Latter-day Problems

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C. Scribner's sons, 1917 - Banks and banking - 361 pages
 

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Page 157 - Iroquois army, which we knew was coming that way; though we must suffer all the time from hunger; sleep on the open ground, and often without food; watch by night and march by day, loaded with baggage, such as blanket, clothing, kettle, hatchet, gun, powder, lead, and skins to make moccasins; sometimes pushing through thickets, sometimes climbing rocks covered with ice and snow, sometimes wading whole days through marshes where the water was waist-deep or even more, at a season when the snow was...
Page 6 - If the whole supply of laborers is thus introduced into the field of employment, then the rate of wages for all in any one occupation can never be more than that rate which will warrant the employment of all — that is, the market rate. Also wholly aside from the influence of demand, in order to control the rate of wages, the unions which include all laborers must effectually control, not only immigration, but also the birth-rate.
Page 17 - ... bucking" against an oversupply by an ineffective monopoly. To the laborer who wishes higher wages the advantage of the former over the latter is so evident and so great that further illustration or emphasis on this point would be out of place. In the economic history of the last fifty or sixty years in the United States and Great Britain it appears that money wages have risen from about fifty per cent, for unskilled labor to over one hundred per cent, for higher grades of work, while the hours...
Page 253 - ... with it an increase in the expenses of production, and of prices, which automatically reduces the purchasing power of the higher wages to the old level. There is no hope for this principle either in law or economics. It does not work in the interests of labor. There are two sets of forces inaction, independent of each other. On the one hand, wages are to be raised; on the other, prices are to be raised. These two sets of forces are not under common control. The one nullifies the other. Now, what...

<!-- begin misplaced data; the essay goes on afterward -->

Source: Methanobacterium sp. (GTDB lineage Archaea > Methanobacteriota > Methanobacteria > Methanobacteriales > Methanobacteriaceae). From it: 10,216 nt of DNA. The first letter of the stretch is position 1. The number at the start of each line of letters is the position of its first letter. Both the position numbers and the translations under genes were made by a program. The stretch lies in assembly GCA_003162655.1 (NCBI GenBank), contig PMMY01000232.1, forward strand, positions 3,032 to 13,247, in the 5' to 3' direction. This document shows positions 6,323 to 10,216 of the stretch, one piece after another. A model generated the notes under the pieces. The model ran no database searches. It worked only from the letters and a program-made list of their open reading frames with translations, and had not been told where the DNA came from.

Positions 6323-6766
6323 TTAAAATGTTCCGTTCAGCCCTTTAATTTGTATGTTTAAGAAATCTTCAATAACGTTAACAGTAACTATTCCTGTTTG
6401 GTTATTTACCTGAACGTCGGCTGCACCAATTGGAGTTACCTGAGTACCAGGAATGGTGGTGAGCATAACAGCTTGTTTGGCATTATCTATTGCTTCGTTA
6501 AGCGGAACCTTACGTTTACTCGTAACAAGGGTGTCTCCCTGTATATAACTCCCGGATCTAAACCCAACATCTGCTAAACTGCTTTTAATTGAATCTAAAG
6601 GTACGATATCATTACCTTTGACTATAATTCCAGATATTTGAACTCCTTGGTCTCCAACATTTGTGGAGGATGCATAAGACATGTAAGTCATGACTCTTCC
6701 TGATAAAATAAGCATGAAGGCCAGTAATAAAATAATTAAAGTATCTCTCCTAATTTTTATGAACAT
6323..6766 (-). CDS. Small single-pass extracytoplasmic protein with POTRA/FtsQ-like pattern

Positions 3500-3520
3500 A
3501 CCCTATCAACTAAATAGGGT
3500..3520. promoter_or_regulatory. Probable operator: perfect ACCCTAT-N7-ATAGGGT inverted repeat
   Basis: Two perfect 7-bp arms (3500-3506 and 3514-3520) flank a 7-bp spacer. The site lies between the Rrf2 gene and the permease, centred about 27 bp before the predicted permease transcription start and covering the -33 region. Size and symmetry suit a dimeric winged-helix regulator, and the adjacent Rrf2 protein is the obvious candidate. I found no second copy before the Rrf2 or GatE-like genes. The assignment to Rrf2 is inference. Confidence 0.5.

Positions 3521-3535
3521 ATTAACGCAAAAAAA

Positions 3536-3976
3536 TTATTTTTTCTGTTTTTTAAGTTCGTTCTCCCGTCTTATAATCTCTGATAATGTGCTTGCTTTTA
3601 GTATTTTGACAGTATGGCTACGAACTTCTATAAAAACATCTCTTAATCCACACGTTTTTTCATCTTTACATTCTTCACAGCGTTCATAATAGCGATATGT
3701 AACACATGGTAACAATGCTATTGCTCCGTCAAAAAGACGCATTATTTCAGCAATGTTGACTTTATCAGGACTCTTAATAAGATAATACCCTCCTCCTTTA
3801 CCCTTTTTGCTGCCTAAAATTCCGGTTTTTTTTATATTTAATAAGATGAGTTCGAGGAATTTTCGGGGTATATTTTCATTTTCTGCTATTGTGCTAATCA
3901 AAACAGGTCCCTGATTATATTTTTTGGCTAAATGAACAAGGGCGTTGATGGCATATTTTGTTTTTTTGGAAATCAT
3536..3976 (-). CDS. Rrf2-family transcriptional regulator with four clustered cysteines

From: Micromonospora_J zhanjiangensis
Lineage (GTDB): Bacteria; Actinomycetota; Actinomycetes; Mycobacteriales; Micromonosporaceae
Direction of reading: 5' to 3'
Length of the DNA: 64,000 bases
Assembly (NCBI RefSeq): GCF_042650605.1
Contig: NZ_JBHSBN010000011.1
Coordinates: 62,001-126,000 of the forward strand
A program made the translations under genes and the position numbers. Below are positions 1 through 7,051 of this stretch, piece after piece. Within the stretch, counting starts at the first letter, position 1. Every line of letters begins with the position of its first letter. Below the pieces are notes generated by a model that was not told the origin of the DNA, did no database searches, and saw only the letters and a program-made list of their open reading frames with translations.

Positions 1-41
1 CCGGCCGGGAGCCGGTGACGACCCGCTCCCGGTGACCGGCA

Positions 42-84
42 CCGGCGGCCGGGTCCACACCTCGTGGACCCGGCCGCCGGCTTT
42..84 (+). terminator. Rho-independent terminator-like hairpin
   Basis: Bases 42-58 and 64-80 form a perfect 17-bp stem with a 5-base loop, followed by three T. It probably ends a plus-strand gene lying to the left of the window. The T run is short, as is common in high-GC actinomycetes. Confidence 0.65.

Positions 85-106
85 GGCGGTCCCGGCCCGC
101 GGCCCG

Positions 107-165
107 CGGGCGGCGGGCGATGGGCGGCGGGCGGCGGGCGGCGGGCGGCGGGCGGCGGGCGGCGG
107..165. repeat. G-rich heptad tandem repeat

Page 197 - ... estimate placed upon the worth of property regarded as a business proposition. This must, of course, be the market estimate and not the arbitrary estimate of a public official. The two fundamental considerations by which the market is influenced in placing a value upon property when bought or sold are the expectation of income arising from the use of the property, and the strategic significance of the property. These two considerations are made the basis of the valuation of railway property submitted...
Page 260 - ... are only symptoms — is due primarily to the fact that women thrown on their own resources know no trade and crowd each other in the market for unskilled labor. The remedy lies in the creation of places of instruction where any woman (no matter how poor) shall be taught a trade and have' skill given her by which she can obtain a living wage. The remedy lies in preventing a congestion of unskilled feminine labor by industrial education. There is no other rational or permanent or human way out...
Page 278 - Not only are unions to provide "just wages," but to bring about an equitable distribution of wealth : Trade-unionism stands for the constructive development of society, it seeks the more equitable distribution of wealth in order that all our people may develop to the extent of their highest and best possibilities.To such an extent has this type of mind gone in insisting on the union as the one agent at hand for bringing about a rise of wages and the progress upwards of the laboring classes that its...
Page 93 - Hall was founded, said Barnett, to carry a message to the poor expressed in the life of brother men. That is, if new ideals, or new principles of ethics, were to be implanted in those who had wrong ideals, or none at all, they must be enacted in the lives of those who come to live in the settlement. Edward Denison said as early as 1867: "Those who would teach must live among those who are to be taught," — which, after all, was the rule of Loyola for the Jesuits, and it is undeniably true. It may...
Page 354 - Democracy rejected the proposal of the superman who should rise through sacrifice of the many. It insists that the full development of each individual is not only a right, but a duty to society ; and that our best hope for civilization lies not in uniformity, but in wide differentiation.
Page 7 - At the best, if they can fix the rate of wages which employers must pay those who do work, some will remain unemployed. In such a case, the working members must support the idle — which is equivalent to a reduction of the wages of those who work — or the unemployed must seek work elsewhere. Sooner or later, for men capable of doing a particular sort of work an adjustment as a whole between the demand for laborers and the supply of them must be reached on the basis of a market rate. Whatever the...

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